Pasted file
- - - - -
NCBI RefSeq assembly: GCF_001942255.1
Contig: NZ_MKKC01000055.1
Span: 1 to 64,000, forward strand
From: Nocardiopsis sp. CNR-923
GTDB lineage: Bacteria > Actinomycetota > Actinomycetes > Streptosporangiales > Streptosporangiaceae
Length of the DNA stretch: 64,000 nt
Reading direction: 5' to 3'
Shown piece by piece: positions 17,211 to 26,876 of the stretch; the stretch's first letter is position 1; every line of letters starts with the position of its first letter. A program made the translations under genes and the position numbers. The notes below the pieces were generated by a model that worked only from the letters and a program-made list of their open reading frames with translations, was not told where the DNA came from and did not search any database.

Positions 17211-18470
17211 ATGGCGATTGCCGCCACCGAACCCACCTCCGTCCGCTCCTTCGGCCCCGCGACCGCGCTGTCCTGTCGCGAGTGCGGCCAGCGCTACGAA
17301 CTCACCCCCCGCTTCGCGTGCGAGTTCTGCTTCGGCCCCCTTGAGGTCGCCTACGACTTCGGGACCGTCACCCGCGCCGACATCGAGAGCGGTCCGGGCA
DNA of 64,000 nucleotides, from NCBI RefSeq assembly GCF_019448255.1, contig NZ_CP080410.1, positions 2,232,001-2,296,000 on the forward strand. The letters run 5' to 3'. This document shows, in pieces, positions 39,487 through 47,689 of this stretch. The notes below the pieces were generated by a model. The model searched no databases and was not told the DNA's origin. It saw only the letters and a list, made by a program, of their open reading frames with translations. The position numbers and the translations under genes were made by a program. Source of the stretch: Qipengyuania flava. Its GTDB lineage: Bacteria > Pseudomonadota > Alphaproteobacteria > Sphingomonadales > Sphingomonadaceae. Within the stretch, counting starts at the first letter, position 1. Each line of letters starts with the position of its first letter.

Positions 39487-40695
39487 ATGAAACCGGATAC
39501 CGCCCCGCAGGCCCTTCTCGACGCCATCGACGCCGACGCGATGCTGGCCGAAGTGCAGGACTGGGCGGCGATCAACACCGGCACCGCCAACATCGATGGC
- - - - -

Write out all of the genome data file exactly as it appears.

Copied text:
NCBI RefSeq assembly: GCF_001942255.1
Contig: NZ_MKKC01000055.1
Span: 1 to 64,000, forward strand
From: Nocardiopsis sp. CNR-923
GTDB lineage: Bacteria > Actinomycetota > Actinomycetes > Streptosporangiales > Streptosporangiaceae
Length of the DNA stretch: 64,000 nt
Reading direction: 5' to 3'
Shown piece by piece: positions 17,211 to 26,876 of the stretch; the stretch's first letter is position 1; every line of letters starts with the position of its first letter. A program made the translations under genes and the position numbers. The notes below the pieces were generated by a model that worked only from the letters and a program-made list of their open reading frames with translations, was not told where the DNA came from and did not search any database.

Positions 17211-18470
17211 ATGGCGATTGCCGCCACCGAACCCACCTCCGTCCGCTCCTTCGGCCCCGCGACCGCGCTGTCCTGTCGCGAGTGCGGCCAGCGCTACGAA
17301 CTCACCCCCCGCTTCGCGTGCGAGTTCTGCTTCGGCCCCCTTGAGGTCGCCTACGACTTCGGGACCGTCACCCGCGCCGACATCGAGAGCGGTCCGGGCA
DNA of 64,000 nucleotides, from NCBI RefSeq assembly GCF_019448255.1, contig NZ_CP080410.1, positions 2,232,001-2,296,000 on the forward strand. The letters run 5' to 3'. This document shows, in pieces, positions 39,487 through 47,689 of this stretch. The notes below the pieces were generated by a model. The model searched no databases and was not told the DNA's origin. It saw only the letters and a list, made by a program, of their open reading frames with translations. The position numbers and the translations under genes were made by a program. Source of the stretch: Qipengyuania flava. Its GTDB lineage: Bacteria > Pseudomonadota > Alphaproteobacteria > Sphingomonadales > Sphingomonadaceae. Within the stretch, counting starts at the first letter, position 1. Each line of letters starts with the position of its first letter.

Positions 39487-40695
39487 ATGAAACCGGATAC
39501 CGCCCCGCAGGCCCTTCTCGACGCCATCGACGCCGACGCGATGCTGGCCGAAGTGCAGGACTGGGCGGCGATCAACACCGGCACCGCCAACATCGATGGC